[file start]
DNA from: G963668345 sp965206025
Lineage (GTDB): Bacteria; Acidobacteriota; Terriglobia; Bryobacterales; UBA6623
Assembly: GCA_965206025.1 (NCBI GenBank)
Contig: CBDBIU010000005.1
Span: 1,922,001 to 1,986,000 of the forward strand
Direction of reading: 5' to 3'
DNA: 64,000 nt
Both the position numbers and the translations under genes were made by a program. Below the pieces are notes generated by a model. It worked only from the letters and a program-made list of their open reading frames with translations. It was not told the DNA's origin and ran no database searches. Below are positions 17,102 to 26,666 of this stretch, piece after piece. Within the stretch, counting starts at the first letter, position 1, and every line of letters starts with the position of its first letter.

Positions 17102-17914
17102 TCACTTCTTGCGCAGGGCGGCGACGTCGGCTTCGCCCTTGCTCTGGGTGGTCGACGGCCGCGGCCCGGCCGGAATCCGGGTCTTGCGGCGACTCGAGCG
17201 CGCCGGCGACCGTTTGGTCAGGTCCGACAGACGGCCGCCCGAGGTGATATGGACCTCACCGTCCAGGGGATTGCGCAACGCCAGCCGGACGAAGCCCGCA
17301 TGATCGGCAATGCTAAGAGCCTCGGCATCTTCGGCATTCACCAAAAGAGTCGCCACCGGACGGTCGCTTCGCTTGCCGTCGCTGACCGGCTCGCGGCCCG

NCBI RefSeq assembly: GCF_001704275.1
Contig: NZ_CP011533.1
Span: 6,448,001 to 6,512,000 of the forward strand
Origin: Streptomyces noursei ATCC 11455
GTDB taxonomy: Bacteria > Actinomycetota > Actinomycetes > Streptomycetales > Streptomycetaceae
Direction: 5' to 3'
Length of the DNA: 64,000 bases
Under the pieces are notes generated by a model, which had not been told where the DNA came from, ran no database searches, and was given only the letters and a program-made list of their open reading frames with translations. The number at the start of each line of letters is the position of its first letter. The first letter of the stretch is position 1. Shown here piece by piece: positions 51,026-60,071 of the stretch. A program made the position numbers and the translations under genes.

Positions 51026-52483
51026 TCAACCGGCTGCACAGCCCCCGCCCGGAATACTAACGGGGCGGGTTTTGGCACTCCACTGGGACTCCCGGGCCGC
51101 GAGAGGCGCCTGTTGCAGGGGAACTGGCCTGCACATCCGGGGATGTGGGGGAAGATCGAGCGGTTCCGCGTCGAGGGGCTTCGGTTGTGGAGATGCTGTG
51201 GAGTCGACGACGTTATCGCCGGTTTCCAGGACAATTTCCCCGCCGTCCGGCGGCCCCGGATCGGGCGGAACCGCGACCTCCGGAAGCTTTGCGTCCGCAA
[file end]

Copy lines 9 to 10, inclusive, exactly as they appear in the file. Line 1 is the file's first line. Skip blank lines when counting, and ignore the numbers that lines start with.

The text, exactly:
Positions 17102-17914
17102 TCACTTCTTGCGCAGGGCGGCGACGTCGGCTTCGCCCTTGCTCTGGGTGGTCGACGGCCGCGGCCCGGCCGGAATCCGGGTCTTGCGGCGACTCGAGCG